first_imgSolos and USA Cycling have partnered ahead of the Rio 2016 Olympic Games to enable athletes and members of USA Cycling (USAC) ‘access to state-of-the-art, high-performance Solos smart eyewear, which integrates innovative heads-up display and audio technologies.’The partnership covers USAC’s developmental programs and the road and track USA Cycling Teams for the 2016 season, including the Rio Olympic Games. Solos adds that its ‘smart eyewear empowers cyclists with the critical performance data they need to train with precision and achieve peak performance without breaking stride.’“The Solos Smart Glasses offer a cutting edge tool for the continued success of USA Cycling athletes when training, and will play an integral role in our developmental programs and the USA Cycling Team on the road and track,” said Jim Miller, USA Cycling Vice President of Athletics.“This technology is especially vital with our women’s Olympic pursuit team in their Rio preparations and would be perfect for any road training program.”“The Solos Team has worked directly with Olympic cyclists to ascertain the critical feedback required for smart eyewear in a minimalist, functional and fashionable design,” said Dr Ernesto Martinez, Director at Solos.“The key insights included keeping it lightweight, streamlined, intuitive to operate and keeping the rider’s eyes on the road. These design pillars are evident throughout Solos, giving riders exactly what they need and nothing that they don’t.”“We are always looking for technologies to help improve and push the limits of our athletes’ performance, on the road and on the track, especially aiming at our goal for gold in Rio 2016,” added Andy Sparks, Director of Track Cycling Programs, USA Cycling.He continued, “We worked in conjunction with the SOLOS team from the ground up to develop a wearable technology that could be a game changer in the industry and have a great impact across the board.”Solos is positioned as an ultra-lightweight performance Smart eyewear streamlined for aerodynamics, style and comfort. Solos notes that it allows cyclists to easily access real-time performance data from their smartphone or wearable sensors on its high-resolution heads-up display with ‘an image three times larger than premium bike computers’.“As soon as I put them on, I can suddenly see all of my favorite data without looking down at my computer,” said Sarah Hammer, two- time Olympic Silver medalist, 2016 World Champion and 2016 Olympic Team Member. “The screen is a big information giver without impairing my vision or being distracting; I can really focus on my ride and training… honestly, it just feels natural.”Solos displays performance metrics such as heart rate, speed, power, pace, cadence, distance, duration and other Bluetooth and ANT+ compatible data. The Solos app captures, streams and syncs data, allowing cyclists to customize workouts while keeping track of target performance levels. It also supports existing training programs and new tool development that enables users to see progress and heighten performance capabilities.Solos will be available to pre-order in May 2016 for a retail price of US$499. USA Cycling members have exclusive early pre-order access and a 25% discount. Individuals can sign up at solos-wearables.com for the discount and ordering details.Recognized by the United States Olympic Committee and the Union Cycliste Internationale, USA Cycling is the official governing body for all disciplines of competitive cycling in the United States, including BMX, cyclo-cross, mountain bike, road and track.As a membership-based organization, USA Cycling comprises 64,000 members; 3,000+ clubs and teams; and 34 local associations. The national governing body sanctions over 2,600 competitive and non-competitive events throughout the US each year and is responsible for the identification, development, and support of American cyclists.The mission of Solos is to ‘create unique performance-enabled devices meant to inspire athletes to their greatest potential’. By creating optimal head-up displays and simplified accessibility to performance data, Solos focuses on catering to today’s dedicated athletes. The Solos’ vision is to be ‘lighter, smaller, smarter and better, all while delivering innovative, safe and intelligent solutions.’ Solos is a brand of Kopin Corporation.Kopin Corporation is a leading developer and provider of innovative wearable technologies and solutions for integration into head-worn computing and display systems to military, industrial and consumer customers. Kopin’s technology portfolio includes ultra-small displays, optics, speech enhancement technology, system and hands-free control software, low-power ASICs, and ergonomically designed smart headset reference systems. Kopin’s proprietary components and technology are protected by more than 300 global patents and patents pending.www.usacycling.orgwww.solos-wearables.comwww.kopin.com Relatedlast_img read more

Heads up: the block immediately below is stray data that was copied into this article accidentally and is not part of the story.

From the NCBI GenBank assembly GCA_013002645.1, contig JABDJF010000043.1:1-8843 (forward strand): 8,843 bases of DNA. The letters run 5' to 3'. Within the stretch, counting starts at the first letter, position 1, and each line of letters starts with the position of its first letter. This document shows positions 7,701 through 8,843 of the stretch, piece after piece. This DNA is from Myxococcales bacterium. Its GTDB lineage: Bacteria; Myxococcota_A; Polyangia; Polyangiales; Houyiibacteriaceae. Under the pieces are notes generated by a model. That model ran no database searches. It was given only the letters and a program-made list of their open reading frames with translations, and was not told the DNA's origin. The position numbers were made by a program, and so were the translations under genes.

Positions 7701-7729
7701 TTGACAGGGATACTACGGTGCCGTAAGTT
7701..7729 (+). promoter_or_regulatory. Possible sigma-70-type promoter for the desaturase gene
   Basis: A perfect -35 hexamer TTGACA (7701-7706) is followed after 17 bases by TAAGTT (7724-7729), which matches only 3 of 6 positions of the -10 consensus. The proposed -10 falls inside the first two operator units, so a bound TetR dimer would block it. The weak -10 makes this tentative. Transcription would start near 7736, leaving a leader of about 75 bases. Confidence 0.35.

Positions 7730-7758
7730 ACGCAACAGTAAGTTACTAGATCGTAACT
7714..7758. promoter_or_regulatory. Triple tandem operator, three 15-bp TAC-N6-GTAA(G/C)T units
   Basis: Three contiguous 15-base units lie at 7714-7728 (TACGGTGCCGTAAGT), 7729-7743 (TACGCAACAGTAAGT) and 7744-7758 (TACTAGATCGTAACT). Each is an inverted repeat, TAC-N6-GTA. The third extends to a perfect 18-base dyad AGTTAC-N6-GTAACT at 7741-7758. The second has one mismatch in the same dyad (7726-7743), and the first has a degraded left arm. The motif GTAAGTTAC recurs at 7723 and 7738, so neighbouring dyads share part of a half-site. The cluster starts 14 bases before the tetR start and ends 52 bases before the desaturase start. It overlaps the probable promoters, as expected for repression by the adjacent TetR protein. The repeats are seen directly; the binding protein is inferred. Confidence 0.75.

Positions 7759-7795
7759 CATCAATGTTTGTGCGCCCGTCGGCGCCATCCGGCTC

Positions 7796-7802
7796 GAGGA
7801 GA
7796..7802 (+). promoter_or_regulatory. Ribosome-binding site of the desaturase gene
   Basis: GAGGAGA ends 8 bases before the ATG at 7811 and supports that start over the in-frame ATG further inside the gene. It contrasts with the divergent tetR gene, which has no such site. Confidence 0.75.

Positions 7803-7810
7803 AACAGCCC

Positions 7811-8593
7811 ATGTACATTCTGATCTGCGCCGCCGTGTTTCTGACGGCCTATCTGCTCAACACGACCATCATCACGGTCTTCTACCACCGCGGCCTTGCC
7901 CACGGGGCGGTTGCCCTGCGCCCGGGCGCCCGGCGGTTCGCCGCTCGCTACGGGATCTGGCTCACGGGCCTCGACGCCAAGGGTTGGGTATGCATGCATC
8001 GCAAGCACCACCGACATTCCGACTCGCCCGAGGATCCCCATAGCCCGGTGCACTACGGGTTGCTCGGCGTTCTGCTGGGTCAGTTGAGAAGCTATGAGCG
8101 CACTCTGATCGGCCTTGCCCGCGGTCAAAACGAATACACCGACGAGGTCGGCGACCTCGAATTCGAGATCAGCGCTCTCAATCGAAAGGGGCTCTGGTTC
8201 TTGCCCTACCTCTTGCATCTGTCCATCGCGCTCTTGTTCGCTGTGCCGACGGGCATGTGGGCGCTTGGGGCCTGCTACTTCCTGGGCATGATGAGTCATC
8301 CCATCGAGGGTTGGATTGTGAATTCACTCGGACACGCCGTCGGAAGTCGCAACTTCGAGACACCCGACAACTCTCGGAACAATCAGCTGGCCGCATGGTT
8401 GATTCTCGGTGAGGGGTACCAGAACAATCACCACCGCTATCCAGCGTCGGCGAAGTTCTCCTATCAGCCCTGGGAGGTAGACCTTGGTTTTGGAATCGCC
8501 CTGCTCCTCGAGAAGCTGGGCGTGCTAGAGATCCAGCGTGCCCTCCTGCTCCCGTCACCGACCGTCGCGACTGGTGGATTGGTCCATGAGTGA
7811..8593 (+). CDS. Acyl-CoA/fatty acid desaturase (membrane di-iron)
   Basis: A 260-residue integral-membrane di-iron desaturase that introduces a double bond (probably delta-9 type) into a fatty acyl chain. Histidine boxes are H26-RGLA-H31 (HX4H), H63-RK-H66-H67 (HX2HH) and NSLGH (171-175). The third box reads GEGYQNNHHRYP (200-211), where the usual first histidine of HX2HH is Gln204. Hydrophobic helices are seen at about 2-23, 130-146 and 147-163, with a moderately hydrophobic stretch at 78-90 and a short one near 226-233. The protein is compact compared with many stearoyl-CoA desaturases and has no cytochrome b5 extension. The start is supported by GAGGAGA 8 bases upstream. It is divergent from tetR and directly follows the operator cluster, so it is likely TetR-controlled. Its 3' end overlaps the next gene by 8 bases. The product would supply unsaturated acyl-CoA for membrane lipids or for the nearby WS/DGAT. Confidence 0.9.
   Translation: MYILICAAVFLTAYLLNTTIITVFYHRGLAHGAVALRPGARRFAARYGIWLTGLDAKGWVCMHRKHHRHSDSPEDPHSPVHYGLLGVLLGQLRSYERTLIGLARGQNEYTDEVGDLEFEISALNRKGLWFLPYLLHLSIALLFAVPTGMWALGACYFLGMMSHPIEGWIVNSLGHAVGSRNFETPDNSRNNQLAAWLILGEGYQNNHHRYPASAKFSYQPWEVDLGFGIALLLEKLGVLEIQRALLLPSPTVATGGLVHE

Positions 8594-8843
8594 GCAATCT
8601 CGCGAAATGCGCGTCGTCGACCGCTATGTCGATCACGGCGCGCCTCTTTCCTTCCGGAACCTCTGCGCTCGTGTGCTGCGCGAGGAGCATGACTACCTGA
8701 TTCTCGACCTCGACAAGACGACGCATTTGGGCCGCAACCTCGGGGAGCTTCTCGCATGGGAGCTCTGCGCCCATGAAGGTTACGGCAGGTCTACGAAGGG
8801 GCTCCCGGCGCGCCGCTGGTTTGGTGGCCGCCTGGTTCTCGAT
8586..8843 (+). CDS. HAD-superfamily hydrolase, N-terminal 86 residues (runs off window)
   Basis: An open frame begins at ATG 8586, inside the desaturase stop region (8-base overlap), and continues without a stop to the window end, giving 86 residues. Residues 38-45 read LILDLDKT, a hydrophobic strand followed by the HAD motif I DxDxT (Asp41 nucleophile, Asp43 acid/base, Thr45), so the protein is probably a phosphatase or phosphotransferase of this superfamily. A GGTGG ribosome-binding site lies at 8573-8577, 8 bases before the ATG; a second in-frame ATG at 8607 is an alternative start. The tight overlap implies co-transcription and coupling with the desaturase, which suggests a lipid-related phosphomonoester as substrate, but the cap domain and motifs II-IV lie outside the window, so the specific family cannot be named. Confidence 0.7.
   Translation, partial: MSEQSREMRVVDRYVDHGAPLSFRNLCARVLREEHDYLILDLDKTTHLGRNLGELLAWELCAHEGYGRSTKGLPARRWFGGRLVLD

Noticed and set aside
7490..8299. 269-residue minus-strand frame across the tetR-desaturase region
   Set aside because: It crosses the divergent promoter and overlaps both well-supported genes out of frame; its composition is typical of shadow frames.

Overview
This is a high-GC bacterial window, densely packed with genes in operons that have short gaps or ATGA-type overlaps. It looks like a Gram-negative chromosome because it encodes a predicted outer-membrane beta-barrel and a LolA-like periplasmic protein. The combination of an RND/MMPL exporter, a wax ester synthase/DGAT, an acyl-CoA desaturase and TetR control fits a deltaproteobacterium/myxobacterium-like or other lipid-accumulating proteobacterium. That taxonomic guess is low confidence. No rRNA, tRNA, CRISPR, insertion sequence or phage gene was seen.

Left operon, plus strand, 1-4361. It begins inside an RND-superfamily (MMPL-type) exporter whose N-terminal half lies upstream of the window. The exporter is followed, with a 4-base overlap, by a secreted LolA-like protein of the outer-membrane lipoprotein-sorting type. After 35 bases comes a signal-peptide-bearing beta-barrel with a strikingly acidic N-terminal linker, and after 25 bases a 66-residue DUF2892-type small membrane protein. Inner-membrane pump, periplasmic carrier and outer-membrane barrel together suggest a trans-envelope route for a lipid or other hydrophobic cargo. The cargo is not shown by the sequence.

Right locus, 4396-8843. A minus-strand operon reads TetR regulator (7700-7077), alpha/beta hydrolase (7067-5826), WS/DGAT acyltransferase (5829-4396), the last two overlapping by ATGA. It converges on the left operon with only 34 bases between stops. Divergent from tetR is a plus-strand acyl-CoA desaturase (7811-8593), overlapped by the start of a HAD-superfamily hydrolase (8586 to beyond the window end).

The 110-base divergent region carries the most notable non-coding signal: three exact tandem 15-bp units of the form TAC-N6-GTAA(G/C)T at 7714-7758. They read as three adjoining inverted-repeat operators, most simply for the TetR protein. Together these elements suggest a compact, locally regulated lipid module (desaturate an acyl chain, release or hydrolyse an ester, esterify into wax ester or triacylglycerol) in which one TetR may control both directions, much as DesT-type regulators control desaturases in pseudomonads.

States’ report card highlights threat of weather, infectious diseases

first_imgToday Trust for America’s Health (TFAH), a Washington, D.C.–based health advocacy group, in its annual report card ranking states’ preparedness for public health threats, noted that the leading challenges this year took the form of natural weather disasters, including hurricanes Harvey and Irma.”Preparedness was weather-related this year,” said John Auerbach, MBA, the president and chief executive officer of TFAH, in a press conference. “But preparedness is inconsistent across states.””As a nation, we—year after year—fail to fully support public health and preparedness,” Auerbach added in a TFAH press release. “If we don’t improve our baseline funding and capabilities, we’ll continue to be caught completely off-guard when hurricanes, wildfires, and infectious disease outbreaks hit.”The report also noted that preparedness in general—including for infectious disease threats—was down among states compared with last year, and preparedness is being undermined by underfunding. Experts also underscored the problem of vaccine hesitancy.”What it takes to prepare for bioterrorism, major disease threats or major disasters is also essential to respond to ongoing health threats,” TFAH said in the report. “The bad news is that the accomplishments achieved to improve public health and preparedness for all hazards are being undermined due to severe budget cuts and lack of prioritization.”Half of states scored 5 or lowerAccording to the TFAH report, US states and territories experienced 15 separate weather and climate disaster events, each with losses exceeding $1 billion, and that excluded recent wildfires in California. Hurricanes Harvey and Maria alone killed nearly 200 people, displaced thousands in Texas and Louisiana, and produced catastrophic flooding and major public health emergencies.Celeste Philip, MD, MPH, surgeon general and secretary of the Florida Department of Health (Florida Health) said her state faced Zika last year and then Hurricane Irma this year—major public health crises that have tested Florida Health’s ability to  rapidly respond to a situation.”Federal investment is critical for building a public health infrastructure that has the capacity to prepare for and recover from weather and other hazardous situations,” Philip said in the TFAH report.The report card is based on 10 key indicators of public health preparedness. Half of all states scored a 5 or lower (out of 10), with Alaska scoring the lowest (2), and Massachusetts and Rhode Island scoring the highest (9). Delaware, North Carolina, and Virginia each scored 8 out of 10. Florida received a 6.That is down from last year, when Massachusetts scored a 10, North Carolina and Washington state scored a 9, only 9 states scored 5 or lower, and no state scored lower than 3.But Auerbach said the report card, a 116-page document called “Ready or Not? Protecting the Public’s Health from Diseases, Disasters, and Bioterrorism,” is not a comprehensive analysis.”Some of the states lacking several of the indicators have protected the public well this year,” said Auerbach. “But the report card is necessary to provide the public a better understanding of preparedness.”Focus on federal fundingThroughout the press conference, Auerbach emphasized the lack of federal funding for public health threats. Time and again, Auerbach said, an emergency, whether it’s in the form of Zika or wildfires, leaves states scrambling for federal dollars.”Federal funding has been cut by more than half since 2002,” Auerbach said. In 2002, federal officials spent $940 million on health emergencies. In 2017, that number dropped to $667 million.In the report card, TFAH called for a complementary Public Health Emergency Fund to provide immediate surge funding for specific actions regarding major emerging threats.Auerbach said that money is crucial, especially because only 19 states plus Washington, DC, increased or maintained their public health budgets this year. Last year 26 states increased or maintained public health funding.Public health funding commitment was the first indicator of a state’s preparedness. Other indicators included national health security preparedness, public health department accreditation, antibiotic resistance efforts, flu vaccination rates, enhanced nurse licensure compact participation, United States climate alliance, public health laboratories, and paid sick leave laws.Addressing undervaccinationKaren Remley, MD, MBA, CEO of the American Academy of Pediatrics (AAP) spoke during the press conference about the need for more vaccination efforts across the country, citing outbreaks of measles and whooping coughs as costly public health crises that could have been avoided with routine immunizations.”The AAP maintains that vaccines are safe, effective, and save lives,” Remley said. Only 20 states reported vaccinating more than half of their populations against seasonal influenza, a rate that climbed from 10 states in last year’s report.Auerbach and Remley said that states across the nation had to focus on—in addition to vaccination—antimicrobial resistance, calling it one of the biggest threats facing the public. Twenty states plus Washington, DC, had 70% or more of hospitals reporting that they met antibiotic stewardship program core elements in 2016.See also: Dec 19 TFAH press releaseDec 19 TFAH “Ready or Not?” reportAug 30 CIDRAP News story “Experts: Avoid unneeded tetanus shots in wake of Harvey”Apr 20 CIDRAP News story “US preparedness index finds sluggish, uneven response”last_img read more